Called the Citizen Hearing on Disclosure, the event might have been mistaken as advocacy for government transparency, and some of the panelists had impressive résumés.

“I’ve come to understand and appreciate the importance of open, transparent government and the power of truth,” said Paul T. Hellyer, who served as Canadian minister of defense during the 1960s.

“We are not alone in the cosmos,” he added.

One reason the ex-members of Congress agreed to sit on the dais and ask questions may have been curiosity.

“Our country has trivialized it, has made it a joke, has made it green people with horns sticking out,” said Carolyn Kilpatrick, a Democratic representative from Michigan who lost her seat in 2010. “Now I find that it’s much more than that. And it’s not a joke. And there is scientific data that there may be something there.”

Another reason might have been the $20,000 the organizers said they paid each panelist. But they are still maintaining a healthy skepticism.

“Just because the government might have had a document about how to handle extraterrestrials doesn’t mean there were any,” said Merrill Cook, a Republican from Utah who was twice elected to the House.

The panels this week have been low-hanging fruit for the news media while President Obama is out of town and Congress is out of session, and not all of the people who study U.F.O.’s think the meetings will help them improve their stature in Washington.

“There really is something to this issue, and there is a serious side to it, but that’s not what’s being presented as this event,” said Leslie Kean, a journalist and author of “U.F.O.’s: Generals, Pilots and Government Officials Go on the Record,” a collection of firsthand accounts by people who believe they saw them.

The conclusion that U.F.O.’s are proof of extraterrestrial life is misguided, she said, and the people who broadcast that belief hindered support for real scientific research.

Despite the ridicule that usually accompanies the discussion of U.F.O.’s, they have been quietly talked about in corridors of power here. Some panelists at the event this week counted among true believers John D. Podesta, a chief of staff in President Bill Clinton’s White House, because of his role in Executive Order 12958, which requires the declassification of most government documents over 25 years old.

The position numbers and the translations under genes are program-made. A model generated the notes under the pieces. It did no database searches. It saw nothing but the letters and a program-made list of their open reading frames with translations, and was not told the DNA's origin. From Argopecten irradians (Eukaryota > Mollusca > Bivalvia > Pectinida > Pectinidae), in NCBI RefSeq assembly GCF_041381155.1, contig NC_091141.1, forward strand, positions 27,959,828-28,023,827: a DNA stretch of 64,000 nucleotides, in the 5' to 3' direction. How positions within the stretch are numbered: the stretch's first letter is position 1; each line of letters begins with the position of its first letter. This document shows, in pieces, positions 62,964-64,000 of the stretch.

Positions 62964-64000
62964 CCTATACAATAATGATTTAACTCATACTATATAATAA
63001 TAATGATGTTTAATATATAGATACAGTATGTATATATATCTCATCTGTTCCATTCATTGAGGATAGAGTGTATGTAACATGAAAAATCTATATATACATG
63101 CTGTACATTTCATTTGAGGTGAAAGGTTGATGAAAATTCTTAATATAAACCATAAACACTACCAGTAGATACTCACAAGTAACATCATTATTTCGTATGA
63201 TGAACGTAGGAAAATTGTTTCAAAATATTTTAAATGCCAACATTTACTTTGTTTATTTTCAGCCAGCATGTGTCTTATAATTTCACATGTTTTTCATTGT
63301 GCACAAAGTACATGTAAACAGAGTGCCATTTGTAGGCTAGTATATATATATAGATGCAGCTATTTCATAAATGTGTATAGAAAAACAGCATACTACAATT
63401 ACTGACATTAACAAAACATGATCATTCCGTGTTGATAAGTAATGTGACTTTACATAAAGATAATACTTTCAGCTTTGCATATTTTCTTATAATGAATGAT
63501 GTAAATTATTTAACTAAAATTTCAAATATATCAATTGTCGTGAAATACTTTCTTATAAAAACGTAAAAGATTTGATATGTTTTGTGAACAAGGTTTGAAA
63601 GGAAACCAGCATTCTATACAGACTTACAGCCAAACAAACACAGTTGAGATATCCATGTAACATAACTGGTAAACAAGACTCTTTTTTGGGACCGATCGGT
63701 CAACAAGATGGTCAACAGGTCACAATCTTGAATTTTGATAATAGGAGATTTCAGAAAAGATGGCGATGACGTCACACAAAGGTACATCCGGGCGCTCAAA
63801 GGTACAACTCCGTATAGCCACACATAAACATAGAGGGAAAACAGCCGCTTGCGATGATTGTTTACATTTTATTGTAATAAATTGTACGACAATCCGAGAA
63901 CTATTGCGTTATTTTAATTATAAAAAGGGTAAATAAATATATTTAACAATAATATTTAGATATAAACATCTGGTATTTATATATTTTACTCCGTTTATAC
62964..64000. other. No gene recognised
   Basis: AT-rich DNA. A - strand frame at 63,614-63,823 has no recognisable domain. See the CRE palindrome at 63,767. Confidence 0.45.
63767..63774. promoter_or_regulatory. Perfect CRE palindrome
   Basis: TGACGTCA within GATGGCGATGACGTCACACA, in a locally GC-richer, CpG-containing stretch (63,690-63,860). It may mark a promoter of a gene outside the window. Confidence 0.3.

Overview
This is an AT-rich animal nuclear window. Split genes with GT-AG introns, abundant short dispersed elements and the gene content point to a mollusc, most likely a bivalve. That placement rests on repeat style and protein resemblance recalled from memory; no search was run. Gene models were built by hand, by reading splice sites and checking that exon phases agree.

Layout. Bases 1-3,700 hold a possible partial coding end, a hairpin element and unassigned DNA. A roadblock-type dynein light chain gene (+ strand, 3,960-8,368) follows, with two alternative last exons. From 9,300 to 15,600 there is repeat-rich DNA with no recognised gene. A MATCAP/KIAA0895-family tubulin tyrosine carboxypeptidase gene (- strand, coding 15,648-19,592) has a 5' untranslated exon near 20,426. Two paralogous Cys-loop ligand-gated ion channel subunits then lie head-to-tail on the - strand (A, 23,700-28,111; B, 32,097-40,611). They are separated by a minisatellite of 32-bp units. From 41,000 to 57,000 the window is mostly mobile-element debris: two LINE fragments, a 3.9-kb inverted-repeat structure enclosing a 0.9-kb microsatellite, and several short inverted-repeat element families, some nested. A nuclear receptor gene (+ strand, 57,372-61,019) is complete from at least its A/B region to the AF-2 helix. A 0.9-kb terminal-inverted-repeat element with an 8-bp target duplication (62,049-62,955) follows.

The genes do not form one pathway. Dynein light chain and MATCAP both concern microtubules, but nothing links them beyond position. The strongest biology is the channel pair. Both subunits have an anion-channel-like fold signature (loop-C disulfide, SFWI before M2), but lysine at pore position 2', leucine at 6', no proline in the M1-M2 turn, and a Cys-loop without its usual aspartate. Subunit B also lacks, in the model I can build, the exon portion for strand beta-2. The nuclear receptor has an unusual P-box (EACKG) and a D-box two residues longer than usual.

But the possible existence of extraterrestrial life is not exactly why he believes in government transparency, Mr. Podesta said.

“At the end of the day, there are going to be people who say that even if you did that, there must be other files that exist that you’re not disclosing,” he said in an interview.

But objects in the sky have piqued his interest. In June 2011, the Center for American Progress hosted government officials, from the Pentagon, NASA and the Department of Transportation, as well as Congressional staff and former officials from intelligence organizations, for a briefing by Ms. Kean and experts from academia and foreign militaries.

The private briefing was organized to discuss a proposal that the government establish a small office of two staff members who would selectively investigate mysterious skyward sightings and seek to understand them by applying scientific method. The proposal did not refer to U.F.O.’s, but rather, U.A.P.’s, unidentified aerial phenomena, as if those who drew up the proposal were keenly aware of how their objective could be perceived.

“They were interesting, credible people who had observed aerial phenomena that were unexplained and worthy of additional follow-up,” Mr. Podesta said. “Going back and looking at and declassifying whatever government documents exist is a smart thing to do.”